It is the symbol of the Swadeshi movement and was a forerunner in establishing its robustness as a fabric that is both powerful and modern in its interpretation. That is why khadi has found favor with the younger generation, as it transcends being called “slubby” and jhola chic to now being accepted as an effective means of communication.
Five Indian designers – Abhishek Gupta, Anavila, Anju Modi, Rina Dhaka and Charu Parashar – teamed up to give it a unique narrative at FDCI X Lakmé Fashion Week. The fabric has now also crossed borders to achieve a French chic aesthetic with French designer Mossi Traoré adopting it.
The Anju Modi card collection
Sunil Sethi, president of the Fashion Design Council of India (FDCI), who is also an advisor to the Khadi and Village Industries Commission (KVIC), encouraged Traoré to visit India and try the various fabrics available at Khadi Gram Udyog. “We want to promote khadi as a sustainable fabric, a new age fiber that stays cool in the summer and keeps you warm in the winter,” says Sethi. “Traoré has created 16 garments in khadi silk, cotton and wool and we hope to make an international presentation soon. This will be on similar lines to what we did in Bhutan in the pre-Covid days, where even the royals showed great interest in the simplicity of khadi ”.
The key to making this avant-garde is to encourage young designers to create collections to woo millennials.
Anavila, based in Mumbai, bought khadi from Bardhaman, West Bengal, making it minimalist, making jackets and trousers with a light structure, not limited to conventional sarees, her forte. “Now you can get the best khadi braided threads up to 400 counts with a soft and buttery texture. We worked with 3D embroidery, with a new take on traditional animal motifs, “she says.
Rina Dhaka decided to mix and match khadi with pure, her signature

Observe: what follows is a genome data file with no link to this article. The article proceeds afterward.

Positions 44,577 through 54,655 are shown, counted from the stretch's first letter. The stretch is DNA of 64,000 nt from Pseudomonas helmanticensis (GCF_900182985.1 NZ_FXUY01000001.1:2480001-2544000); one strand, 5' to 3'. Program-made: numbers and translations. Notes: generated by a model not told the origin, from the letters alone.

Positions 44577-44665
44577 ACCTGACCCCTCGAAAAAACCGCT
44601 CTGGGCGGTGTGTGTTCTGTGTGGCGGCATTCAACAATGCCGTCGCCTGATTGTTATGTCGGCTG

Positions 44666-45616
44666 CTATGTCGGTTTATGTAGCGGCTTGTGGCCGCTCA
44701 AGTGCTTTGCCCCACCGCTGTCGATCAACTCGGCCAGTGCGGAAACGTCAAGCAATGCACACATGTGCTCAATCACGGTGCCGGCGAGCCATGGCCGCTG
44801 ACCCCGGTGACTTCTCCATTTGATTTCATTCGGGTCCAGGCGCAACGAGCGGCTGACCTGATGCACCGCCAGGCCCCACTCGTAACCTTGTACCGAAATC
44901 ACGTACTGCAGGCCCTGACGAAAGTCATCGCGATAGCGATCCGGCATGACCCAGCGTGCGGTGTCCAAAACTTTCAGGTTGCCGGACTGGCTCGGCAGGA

Meanwhile, Parashar, known for her commercial banter, has been working with khadi for the past seven years. She fondly remembers a show she did exclusively with khadi in Paris, in a polo club owned by Hermès, where her long tunics made with the finest threads resonated with the culture of handmade. “My role as a designer comes into play to make sure that Varanasi’s khadi is not considered non-glamorous, so the effort was to digitally print it and add an element of simplicity,” she says. Embodying the nuances of spice, with minimal embroidery, Parashar’s dhoti and structured jackets can also be worn on vacation in Milan, making each garment universal.
What Covid has taught fashion is that “less is more”. With even pre-wedding events becoming more and more organic, khadi silk lehengas with ruffled blouses became the mainstay of Parashar during the lockdown months.
Modi, who has worked tirelessly with this fabric, believes that while the world is moving towards an austere approach to life, khadi fits well in a “satvistic” (pure, harmonious) way.
Coming from Vijayawada, Hyderabad, khadi’s purity is undeniable, he says. Unlike mill fabrics, it is spun on a charkha and not twisted or lit on machines. “If you see a painting by Amrita Sher-Gil, it captures the essence of women in Khadi saris. I added film print, resham, patchwork and was inspired by Telangana’s Bidri designs, “he explains. A recurring leitmotiv is the” Tree of Life “, which metaphorically means no beginning or end of life, of being “This is why it is used in temple architecture to indicate the immortality of the soul,” says Modi.
Known for its stretch churidars that redefined the way women wore their white cotton kurtas in the 1990s, Rina Dhaka believes the new innovations and interesting blends available in khadi are what makes it eye-catching. Coming from Jharcraft, Dhaka decided to mix and match it with pure, her signature, and then added an overwhelming dimension. “One of my first khadi collections, modeled by Simar Dugal, in the early 1990s was photographed by Asha Kochhar. I revisited those austere times through this line, ”she explains. Skirts with volume, dori work, kurtas in cotton lace and drawstring elevate the ensembles.
Darts and pleats also find a new interpretation, as Dhaka tries to give women the comfort of a safari suit. “Instead of embroidery, I prefer to use laser cuts and rippled effects, invisible but impactful,” she says.
Meanwhile, designer Abhishek Gupta has given khadi his signature fabric manipulation to demonstrate that you can use a myriad of techniques to create a buzz on the runway.